Newby with newly built cruiser Pic

Discussion in 'Wooden Boat Building and Restoration' started by Psuedomonas, Aug 23, 2005.

  1. Psuedomonas
    Joined: Aug 2005
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    Location: murfreesboro, Tennessee

    Psuedomonas Psuedomonas

    So, this a 22' flying bridge cruiser, epoxy glass composite trimed out with magogany, berths for 2 in cuddy, walk in crapper, and powered by 5.7 L V8 and Volvo Duoprop. This my first substantial boat and only its first year of commissioning. I get about 45 MPH (or so says the speedo) and then some slow porposing starts with still an inch of throttle travel to go. So, I'm fooling with wedges on her bottom trailing edge which I hope will buck her up and let me use more throttle. I know I can do this with trim tabs but the boat is already so complicated I'd like to stay away from another system. Comments?
     

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  2. Psuedomonas
    Joined: Aug 2005
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    Location: murfreesboro, Tennessee

    Psuedomonas Psuedomonas

    Here's another shot. Bow shot however dramatic does not tell you much about the boat.
     

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  3. Gilbert
    Joined: Aug 2004
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    Location: Cathlamet, WA

    Gilbert Senior Member

    Here's an old commercial fisherman's trick that might help you guess how much of a wedge you need. I haven't seen anyone do this on a boat going over 45mph, but they would tie a line under the boat from stern cleat to stern cleat (very tightly) and it would act like a wedge of about the same thickness of the diameter of the line. Your problem might alleviated somewhat by experimenting with moving some weight forward or back in small increments while doing trial runs; that is if you have any weights you can move around. Another approach you could take is being satisfied with a slightly less than 45 mph cruising speed which is not bad and it might turn out to be more efficient than using the last inch of throttle.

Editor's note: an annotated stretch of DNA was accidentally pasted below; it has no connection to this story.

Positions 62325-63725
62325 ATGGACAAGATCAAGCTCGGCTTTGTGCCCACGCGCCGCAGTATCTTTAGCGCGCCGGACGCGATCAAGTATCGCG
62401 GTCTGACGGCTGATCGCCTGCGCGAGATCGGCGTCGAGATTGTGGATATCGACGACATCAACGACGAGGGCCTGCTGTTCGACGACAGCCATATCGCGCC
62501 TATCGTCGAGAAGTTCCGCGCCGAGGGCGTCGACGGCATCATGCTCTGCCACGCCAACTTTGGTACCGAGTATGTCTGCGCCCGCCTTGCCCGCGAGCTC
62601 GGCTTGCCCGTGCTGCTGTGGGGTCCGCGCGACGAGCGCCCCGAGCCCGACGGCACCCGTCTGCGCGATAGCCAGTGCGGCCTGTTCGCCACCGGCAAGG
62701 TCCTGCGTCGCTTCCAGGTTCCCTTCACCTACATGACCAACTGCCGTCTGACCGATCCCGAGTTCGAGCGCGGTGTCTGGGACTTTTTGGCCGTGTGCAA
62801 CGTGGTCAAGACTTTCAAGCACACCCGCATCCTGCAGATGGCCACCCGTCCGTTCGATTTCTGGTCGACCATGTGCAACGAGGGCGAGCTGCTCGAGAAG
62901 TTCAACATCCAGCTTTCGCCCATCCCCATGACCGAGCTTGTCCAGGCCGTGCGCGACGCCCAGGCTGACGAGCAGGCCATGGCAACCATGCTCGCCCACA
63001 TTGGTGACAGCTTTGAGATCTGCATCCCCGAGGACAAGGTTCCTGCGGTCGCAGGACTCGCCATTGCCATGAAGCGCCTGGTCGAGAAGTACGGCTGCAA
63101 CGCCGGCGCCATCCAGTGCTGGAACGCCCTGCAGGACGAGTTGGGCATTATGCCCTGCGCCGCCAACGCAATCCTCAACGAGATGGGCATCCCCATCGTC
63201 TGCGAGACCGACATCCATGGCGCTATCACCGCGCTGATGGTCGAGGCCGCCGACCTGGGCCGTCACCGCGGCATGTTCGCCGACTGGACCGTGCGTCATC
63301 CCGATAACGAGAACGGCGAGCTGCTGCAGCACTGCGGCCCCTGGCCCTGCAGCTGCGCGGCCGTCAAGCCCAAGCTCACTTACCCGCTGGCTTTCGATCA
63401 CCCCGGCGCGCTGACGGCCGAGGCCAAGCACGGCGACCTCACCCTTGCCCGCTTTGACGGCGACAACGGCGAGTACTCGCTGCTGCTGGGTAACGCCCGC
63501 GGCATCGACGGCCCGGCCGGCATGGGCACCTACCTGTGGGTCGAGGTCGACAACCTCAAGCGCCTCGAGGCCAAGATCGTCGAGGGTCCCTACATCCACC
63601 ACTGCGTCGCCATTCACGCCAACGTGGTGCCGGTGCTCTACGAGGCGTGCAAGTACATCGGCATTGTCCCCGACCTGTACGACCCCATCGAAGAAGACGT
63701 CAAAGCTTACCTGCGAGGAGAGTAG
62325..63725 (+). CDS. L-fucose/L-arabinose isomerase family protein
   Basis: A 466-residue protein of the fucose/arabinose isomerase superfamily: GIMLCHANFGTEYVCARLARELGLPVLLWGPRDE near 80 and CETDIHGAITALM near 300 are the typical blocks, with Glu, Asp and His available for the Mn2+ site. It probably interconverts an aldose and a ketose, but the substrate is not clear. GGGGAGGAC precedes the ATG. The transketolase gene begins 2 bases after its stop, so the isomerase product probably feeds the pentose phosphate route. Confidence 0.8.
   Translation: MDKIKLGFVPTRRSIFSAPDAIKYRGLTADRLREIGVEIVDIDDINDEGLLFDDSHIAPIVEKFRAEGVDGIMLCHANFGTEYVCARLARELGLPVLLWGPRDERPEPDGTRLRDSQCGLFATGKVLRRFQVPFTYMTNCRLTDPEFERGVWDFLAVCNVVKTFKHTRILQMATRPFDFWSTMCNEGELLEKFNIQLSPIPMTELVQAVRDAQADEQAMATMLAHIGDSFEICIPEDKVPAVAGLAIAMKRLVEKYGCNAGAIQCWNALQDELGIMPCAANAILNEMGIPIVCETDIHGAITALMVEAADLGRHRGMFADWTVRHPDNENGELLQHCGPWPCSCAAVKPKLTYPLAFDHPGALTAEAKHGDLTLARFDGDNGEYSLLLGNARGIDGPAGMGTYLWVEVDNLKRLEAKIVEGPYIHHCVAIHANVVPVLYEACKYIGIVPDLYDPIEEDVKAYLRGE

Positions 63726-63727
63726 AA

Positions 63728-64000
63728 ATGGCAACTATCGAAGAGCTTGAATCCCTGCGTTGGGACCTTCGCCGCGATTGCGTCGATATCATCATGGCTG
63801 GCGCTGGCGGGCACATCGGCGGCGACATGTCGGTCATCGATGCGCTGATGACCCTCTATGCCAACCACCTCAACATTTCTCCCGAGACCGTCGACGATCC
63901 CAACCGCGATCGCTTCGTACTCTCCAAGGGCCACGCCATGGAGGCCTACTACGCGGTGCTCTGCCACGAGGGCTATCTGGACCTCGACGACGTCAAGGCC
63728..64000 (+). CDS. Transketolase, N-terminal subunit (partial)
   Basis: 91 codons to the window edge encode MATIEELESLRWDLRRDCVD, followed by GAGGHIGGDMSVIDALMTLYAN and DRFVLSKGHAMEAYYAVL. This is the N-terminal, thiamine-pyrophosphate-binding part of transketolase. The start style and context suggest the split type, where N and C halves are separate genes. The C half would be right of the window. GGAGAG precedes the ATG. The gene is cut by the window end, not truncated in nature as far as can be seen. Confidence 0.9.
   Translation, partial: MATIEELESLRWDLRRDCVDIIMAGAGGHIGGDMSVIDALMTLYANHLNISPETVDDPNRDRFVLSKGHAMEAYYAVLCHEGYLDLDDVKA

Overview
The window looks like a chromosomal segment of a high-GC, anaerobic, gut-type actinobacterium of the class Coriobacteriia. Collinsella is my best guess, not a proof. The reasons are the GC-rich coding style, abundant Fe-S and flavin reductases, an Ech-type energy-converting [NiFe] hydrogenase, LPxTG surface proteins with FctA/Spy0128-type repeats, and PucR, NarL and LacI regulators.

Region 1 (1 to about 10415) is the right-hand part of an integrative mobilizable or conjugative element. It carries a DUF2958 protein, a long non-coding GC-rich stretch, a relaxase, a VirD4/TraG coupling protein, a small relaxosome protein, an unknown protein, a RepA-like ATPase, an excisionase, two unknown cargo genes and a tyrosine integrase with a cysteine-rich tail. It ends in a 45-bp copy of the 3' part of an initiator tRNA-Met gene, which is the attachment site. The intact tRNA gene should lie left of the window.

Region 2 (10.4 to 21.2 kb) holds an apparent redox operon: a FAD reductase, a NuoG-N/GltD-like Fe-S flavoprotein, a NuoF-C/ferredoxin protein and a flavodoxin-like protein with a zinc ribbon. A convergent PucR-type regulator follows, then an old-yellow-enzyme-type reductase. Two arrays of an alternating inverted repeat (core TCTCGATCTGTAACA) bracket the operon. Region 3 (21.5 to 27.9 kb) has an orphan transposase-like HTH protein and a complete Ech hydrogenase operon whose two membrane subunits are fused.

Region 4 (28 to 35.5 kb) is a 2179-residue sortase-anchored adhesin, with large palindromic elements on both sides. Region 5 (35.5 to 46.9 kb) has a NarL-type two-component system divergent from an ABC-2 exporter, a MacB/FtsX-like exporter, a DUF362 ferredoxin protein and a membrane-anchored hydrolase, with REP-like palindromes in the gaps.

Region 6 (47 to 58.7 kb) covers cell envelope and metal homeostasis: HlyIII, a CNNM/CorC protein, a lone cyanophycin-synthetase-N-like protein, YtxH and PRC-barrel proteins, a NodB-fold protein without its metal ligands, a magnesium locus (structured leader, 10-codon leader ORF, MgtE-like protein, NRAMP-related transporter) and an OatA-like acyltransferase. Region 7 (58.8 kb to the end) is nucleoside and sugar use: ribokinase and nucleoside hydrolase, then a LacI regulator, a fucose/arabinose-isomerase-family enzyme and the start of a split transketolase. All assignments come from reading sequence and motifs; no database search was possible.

I don't know if you can adjust your lower unit angle in a bit but if you can that might suffice also.
    Just some comments. I don't pretend to be an expert on this. But I've seen positive results with these techniques.

    Gilbert
     
  4. Psuedomonas
    Joined: Aug 2005
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    Location: murfreesboro, Tennessee

    Psuedomonas Psuedomonas

    Hey thats a great idea Gilbert- much easier than glueing/tacking a series of different sized wedges into my epoxy bottom. we shall see.
     
  5. gonzo
    Joined: Aug 2002
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    Location: Milwaukee, WI

    gonzo Senior Member

    Looks like it needs trim tabs.
     

  6. mmd
    Joined: Mar 2002
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    Location: Bridgewater NS Canada

    mmd Senior Member

    It could also be a weight distribution problem. Try sequentially trimming the boat with water in portable cannisters and record the results. If successful, look at what you might be able to rearrange internally to shift the centre of gravity, or where to add a bit of ballast.
     
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